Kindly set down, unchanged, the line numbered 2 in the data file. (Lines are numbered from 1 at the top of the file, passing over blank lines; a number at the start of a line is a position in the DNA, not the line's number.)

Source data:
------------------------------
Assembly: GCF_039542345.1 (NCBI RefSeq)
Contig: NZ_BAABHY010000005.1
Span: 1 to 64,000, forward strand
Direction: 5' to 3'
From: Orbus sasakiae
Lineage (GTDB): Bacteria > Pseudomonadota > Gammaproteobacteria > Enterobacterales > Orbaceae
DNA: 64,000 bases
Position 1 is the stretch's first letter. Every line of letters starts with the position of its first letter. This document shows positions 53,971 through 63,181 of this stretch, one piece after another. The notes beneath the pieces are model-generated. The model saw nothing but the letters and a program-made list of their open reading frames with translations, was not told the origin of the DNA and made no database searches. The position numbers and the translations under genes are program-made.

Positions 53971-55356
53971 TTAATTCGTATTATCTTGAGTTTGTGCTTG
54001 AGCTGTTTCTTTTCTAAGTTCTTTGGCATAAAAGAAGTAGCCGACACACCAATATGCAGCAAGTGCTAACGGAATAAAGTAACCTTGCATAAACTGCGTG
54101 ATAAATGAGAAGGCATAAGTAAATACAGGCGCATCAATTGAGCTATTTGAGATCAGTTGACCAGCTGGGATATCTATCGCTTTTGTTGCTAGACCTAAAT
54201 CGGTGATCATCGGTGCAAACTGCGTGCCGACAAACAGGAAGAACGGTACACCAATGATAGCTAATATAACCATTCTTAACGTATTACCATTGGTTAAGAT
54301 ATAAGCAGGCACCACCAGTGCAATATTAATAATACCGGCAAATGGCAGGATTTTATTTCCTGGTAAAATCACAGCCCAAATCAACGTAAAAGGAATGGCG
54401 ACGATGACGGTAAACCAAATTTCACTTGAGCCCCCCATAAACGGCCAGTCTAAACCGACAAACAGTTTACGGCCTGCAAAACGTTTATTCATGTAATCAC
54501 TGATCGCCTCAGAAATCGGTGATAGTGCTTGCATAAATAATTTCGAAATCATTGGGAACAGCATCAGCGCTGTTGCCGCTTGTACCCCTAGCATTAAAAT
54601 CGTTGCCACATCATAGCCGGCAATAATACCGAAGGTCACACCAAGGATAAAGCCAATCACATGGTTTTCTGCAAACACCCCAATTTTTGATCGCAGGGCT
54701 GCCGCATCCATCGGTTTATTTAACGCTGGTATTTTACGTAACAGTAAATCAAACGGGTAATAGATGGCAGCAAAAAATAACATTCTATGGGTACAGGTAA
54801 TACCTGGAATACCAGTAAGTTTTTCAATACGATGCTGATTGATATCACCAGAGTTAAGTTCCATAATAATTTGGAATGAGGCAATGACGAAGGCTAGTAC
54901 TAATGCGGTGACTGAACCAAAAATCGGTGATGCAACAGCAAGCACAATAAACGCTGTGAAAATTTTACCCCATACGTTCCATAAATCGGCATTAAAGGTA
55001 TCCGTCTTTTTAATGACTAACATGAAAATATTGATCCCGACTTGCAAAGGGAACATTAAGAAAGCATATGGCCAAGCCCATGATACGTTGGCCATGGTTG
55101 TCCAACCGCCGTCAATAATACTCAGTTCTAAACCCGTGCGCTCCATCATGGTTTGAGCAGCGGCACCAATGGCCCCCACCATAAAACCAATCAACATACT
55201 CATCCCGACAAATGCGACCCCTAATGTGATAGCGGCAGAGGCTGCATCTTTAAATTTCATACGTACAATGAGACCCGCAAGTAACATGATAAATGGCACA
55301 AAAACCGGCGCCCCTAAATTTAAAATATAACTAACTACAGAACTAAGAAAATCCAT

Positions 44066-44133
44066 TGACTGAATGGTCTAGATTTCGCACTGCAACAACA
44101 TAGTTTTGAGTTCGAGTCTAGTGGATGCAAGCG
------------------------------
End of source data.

Contig: NZ_BAABHY010000005.1